By Peter Staunton
World champions Spain will this week relax in the wondrous surroundings of the USD$830 million (€616m) Sipopo resort on the outskirts of Equatorial Guinea's capital city Malabo ahead of their high-profile friendly on Saturday night.
The paradise hideaway was opened in June 2011, in time for the 17th African Union summit, and boasts a private beach, 52 villas overlooking the ocean, a heliport as well as a state-of-the-art conference centre.
Awash with oil profits, President Teodoro Obiang Nguema Mbasogo has overseen lavish spending in an attempt to portray a positive image of the tiny former Spanish colony in west Africa.
The clash between the world's No.1 ranked team and the side coached by former Spain international Andoni Goikoetxea has been hailed as "the most important day in our sporting history" by the government's official press bureau. Minister of Youth and Sports, Francisco Pascual Obama Asue, also disclosed that Spain had waived any appearance fee due to the "excellent cultural relationship" between the two nations.
However, Spain's short stay will reveal to them only one side of Equatorial Guinea; the modern Aeropuerto Malabo, the pristine highways, the Sipopo resort and the high-spec El Nuevo Estadio de Malabo, where Saturday's game is scheduled to take place.
Out of sight lies the darker heart. Despite a GDP per capita to rival Italy and Spain, 75 per cent of the country's population of around 700,000 live on less than $1 (€0.75) a day. The basic infrastructure and everyday reality for the majority, far from what is put in front of the eyes of visiting dignitaries and VIPs, is grim, according to campaigners.
"I personally challenge Vicente del Bosque, or any of his players, to jump the protocol, get into a taxi, get out of that area and see the real Malabo," Tutu Alicante, the executive director of human rights group EG Justice, told Goal.
President Obiang has made consistent attempts to improve his cultural standing in this respect and found willing recipients; 2012's hosting of the Africa Cup of Nations, as well as his patronage of the Unesco-Equatorial Guinea International Prize for Research in Life Sciences, are recent examples.
Alicante believes that the Spanish Football Federation, the RFEF, is the latest body endorsing the controversial regime by accepting an invitation to play a match there. "The Spanish team has agreed to go and legitimise [the current regime]; to whitewash their image," he said.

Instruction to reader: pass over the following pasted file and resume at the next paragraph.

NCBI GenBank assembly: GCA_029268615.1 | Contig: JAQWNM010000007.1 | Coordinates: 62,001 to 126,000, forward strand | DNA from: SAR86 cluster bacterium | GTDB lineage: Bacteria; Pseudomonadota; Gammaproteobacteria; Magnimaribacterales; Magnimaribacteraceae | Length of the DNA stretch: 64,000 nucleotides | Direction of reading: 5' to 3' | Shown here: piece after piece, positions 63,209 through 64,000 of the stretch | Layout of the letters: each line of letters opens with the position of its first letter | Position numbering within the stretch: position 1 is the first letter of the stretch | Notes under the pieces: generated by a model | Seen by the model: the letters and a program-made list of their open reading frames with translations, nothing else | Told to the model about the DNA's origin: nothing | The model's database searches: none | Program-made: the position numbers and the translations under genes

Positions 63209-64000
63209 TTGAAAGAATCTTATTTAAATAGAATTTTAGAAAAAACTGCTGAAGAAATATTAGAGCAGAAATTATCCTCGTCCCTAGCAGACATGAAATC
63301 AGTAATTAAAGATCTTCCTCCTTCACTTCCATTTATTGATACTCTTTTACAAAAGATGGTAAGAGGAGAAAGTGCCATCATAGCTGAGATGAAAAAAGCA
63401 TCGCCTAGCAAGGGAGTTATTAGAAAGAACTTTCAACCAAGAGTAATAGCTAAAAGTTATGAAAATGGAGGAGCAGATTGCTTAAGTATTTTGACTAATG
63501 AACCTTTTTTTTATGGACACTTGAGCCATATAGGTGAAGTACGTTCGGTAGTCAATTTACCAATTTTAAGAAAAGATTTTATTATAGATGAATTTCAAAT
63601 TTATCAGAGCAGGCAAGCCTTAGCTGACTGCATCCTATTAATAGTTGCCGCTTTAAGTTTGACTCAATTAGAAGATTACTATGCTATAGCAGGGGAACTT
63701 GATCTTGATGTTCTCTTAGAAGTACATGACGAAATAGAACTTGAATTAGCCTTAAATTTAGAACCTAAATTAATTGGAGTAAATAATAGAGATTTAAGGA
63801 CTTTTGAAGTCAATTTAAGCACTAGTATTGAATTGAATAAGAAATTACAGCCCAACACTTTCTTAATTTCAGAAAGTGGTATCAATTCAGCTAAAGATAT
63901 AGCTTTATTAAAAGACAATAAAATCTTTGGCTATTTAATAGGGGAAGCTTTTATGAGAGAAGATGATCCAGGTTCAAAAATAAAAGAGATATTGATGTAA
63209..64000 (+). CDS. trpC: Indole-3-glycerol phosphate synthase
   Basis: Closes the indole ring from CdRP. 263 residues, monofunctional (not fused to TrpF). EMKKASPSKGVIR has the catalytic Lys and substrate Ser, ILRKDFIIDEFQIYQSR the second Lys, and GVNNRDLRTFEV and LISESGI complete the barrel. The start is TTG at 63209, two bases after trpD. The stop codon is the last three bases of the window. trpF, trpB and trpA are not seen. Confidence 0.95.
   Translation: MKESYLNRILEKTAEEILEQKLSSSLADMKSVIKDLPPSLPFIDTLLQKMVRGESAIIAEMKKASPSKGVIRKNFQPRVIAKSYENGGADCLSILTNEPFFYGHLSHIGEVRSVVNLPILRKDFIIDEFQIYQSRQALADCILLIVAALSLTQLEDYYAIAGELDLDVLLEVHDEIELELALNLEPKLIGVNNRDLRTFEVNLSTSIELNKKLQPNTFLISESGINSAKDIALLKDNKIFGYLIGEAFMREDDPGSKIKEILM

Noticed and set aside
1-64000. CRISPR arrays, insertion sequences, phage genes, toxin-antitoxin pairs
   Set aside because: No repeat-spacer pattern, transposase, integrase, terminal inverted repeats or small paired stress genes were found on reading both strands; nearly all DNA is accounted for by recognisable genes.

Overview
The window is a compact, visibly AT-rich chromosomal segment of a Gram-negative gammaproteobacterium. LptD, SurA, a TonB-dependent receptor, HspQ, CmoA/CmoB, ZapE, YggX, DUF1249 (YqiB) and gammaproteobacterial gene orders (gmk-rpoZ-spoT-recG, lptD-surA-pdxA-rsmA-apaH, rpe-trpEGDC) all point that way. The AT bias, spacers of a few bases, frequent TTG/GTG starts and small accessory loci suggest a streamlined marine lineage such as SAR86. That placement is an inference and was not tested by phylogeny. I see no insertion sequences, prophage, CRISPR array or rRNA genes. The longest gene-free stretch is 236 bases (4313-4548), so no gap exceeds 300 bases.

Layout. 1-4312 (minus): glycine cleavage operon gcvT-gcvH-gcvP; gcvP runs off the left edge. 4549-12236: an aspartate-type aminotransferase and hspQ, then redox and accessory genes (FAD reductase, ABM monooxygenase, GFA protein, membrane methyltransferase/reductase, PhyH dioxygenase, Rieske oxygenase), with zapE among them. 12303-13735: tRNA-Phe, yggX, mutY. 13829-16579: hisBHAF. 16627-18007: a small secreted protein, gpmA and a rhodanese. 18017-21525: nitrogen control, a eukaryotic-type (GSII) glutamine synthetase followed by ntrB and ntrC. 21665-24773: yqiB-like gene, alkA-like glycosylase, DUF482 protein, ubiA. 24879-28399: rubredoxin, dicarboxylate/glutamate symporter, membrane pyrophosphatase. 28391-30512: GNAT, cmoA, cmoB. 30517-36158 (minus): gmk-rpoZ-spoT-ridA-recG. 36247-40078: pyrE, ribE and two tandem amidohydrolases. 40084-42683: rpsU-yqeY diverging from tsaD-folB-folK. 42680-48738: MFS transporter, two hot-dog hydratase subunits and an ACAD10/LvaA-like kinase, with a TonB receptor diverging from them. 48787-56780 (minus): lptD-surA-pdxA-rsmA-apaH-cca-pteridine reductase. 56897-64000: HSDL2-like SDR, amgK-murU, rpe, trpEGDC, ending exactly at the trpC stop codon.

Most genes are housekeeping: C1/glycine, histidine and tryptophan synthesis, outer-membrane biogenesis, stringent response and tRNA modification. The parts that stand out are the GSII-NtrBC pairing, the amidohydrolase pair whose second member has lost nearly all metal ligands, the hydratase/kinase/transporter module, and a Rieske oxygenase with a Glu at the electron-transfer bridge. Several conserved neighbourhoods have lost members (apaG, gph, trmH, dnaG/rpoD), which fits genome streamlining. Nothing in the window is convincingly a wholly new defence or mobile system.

Sensitive to the propaganda implications, Spain's players are, according to AS, refusing to be photographed with political figures in a departure from other overseas trips, although Del Bosque may come under pressure to do so.
Obiang, 71, is the longest-serving head of state in the world, having usurped his uncle in a bloody coup d'etat in 1979. Since then, he has consolidated his power, constructed an organisation packed with family members and amended the constitution to allow him to continue his rule.
Equatorial Guinea's vast wealth derived from natural resources gives the impression of a country riding high. Its GNI (Gross Net Income) per capita is the highest in Africa, 83 times that of Burundi in last place. Its GDP (Gross Domestic Product) has risen over 5,000 per cent in 21 years. But the vast oil reserves have not enriched the lives of many inhabitants.
Infant mortality rates are among the worst in the world, according to the UN. Access to clean drinking water is estimated to be available to less than 50% of the population. Equatorial Guinea is ranked at 161 of 179 countries by French-based pressure group Reporters Without Borders and its United Nations Human Development Index rank is 136th in the world - this takes into account life expectancy, literacy, standard of living and quality of life.
International human rights watchdog Freedom House has highlighted the detention of dissidents while the notorious Black Beach prison is regarded as the worst in Africa.
Tickets for the game went on sale this week at prices ranging from 5,000 CFA ($10) to 75,000 CFA ($150). Obiang's son, Teodorin, the country's vice-president and renowned as a heavy spender, this week promised a bonus of $5m to the members of the national team for beating Spain, with $50,000 pledged for each goal scored.
The move has angered anti-government campaigners almost as much as the Spanish decision to be hosted by the Obiang administration. "The money of Equatorial Guinea should be benefiting the people of Equatorial Guinea. They need that money much more," said Alicante.
"You need Fifa to understand that this is a rogue regime. There is nothing to justify the Spanish team going to play in Equatorial Guinea."